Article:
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From Iowegen's posts: "The fix is quite simple .... just grind about .020" from the top step of the hammer. This will place more energy on the firing pin and less on the frame. Make sure your hammer fits "square" in the frame slot. Sometimes Ruger leaves a bit of metal in the corners, which limits hammer contact with the transfer bar. In other words, the top step face of the hammer should fit flush with the frame. I usually round the side edges of the hammer's top step just a little to make sure the corners clear."
 

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There is also another method that Sarge in his article on the "Repatriated GP100" mentioned. It involves filing the frame of the gun where the recoil shield is on the hammer side IF there is additional travel for the firing pin available. Bowen, in his out of print book, mentioned that there were limits to working only with hammer to increase firing pin protrusion. I guess selection of method is a function of how much the firing pin protrusion would need to be increased.
 

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ArisinWind, Thanks for quoting my previous post. Ruger uses the same exact design in all their SA and DA revolvers and many people don't understand how a transfer bar hammer system works. Here's how it works: The bottom step of the hammer is what strikes the transfer bar and in turn strikes the firing pin. The hammer has plenty of kinetic energy to detonate primers and there is plenty of firing pin protrusion, however much of that energy is dissipated when the top step of the hammer strikes the frame, leaving less energy available when the lower step strikes the transfer bar. Simple mechanics ... if you remove about .020" from the top step, less energy will be dissipated on the frame and more energy will be applied to the transfer bar and firing pin, thus ending weak primer hits.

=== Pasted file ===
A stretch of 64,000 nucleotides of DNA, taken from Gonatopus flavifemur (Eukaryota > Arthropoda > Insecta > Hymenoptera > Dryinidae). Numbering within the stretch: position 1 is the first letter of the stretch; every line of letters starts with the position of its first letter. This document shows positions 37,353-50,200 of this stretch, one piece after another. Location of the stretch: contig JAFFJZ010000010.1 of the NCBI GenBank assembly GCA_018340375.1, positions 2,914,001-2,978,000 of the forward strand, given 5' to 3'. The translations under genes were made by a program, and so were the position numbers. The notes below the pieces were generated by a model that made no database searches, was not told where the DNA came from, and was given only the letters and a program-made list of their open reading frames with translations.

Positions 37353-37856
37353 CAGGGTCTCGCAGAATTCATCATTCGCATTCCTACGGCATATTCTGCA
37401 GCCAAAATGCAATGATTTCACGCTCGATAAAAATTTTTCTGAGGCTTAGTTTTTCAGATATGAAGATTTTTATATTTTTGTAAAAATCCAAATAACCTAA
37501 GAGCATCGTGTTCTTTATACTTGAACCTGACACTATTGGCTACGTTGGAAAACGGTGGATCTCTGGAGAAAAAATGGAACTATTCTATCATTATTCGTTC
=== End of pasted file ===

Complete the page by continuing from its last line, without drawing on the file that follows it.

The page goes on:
Replacing the firing pin with a longer one does NOT increase the energy applied to the firing pin ... it merely drives the firing pin a bit farther. In most cases, this is enough to get deeper dents in primers and will usually detonate most primers. Replacing firing pins is NOT an easy task and usually ends up with cosmetic damage to the frame. You have to drive the skinny cross pin out of the frame in order to remove the firing pin bushing (AKA recoil plate), which often results in damage to the frame. After replacing the firing pin, getting the recoil plate lined up so the cross pin will align is quite a challenge. In all, it's just not worth the cost of a new firing pin and the potential damage to the frame when there is a much cheaper and simpler solution.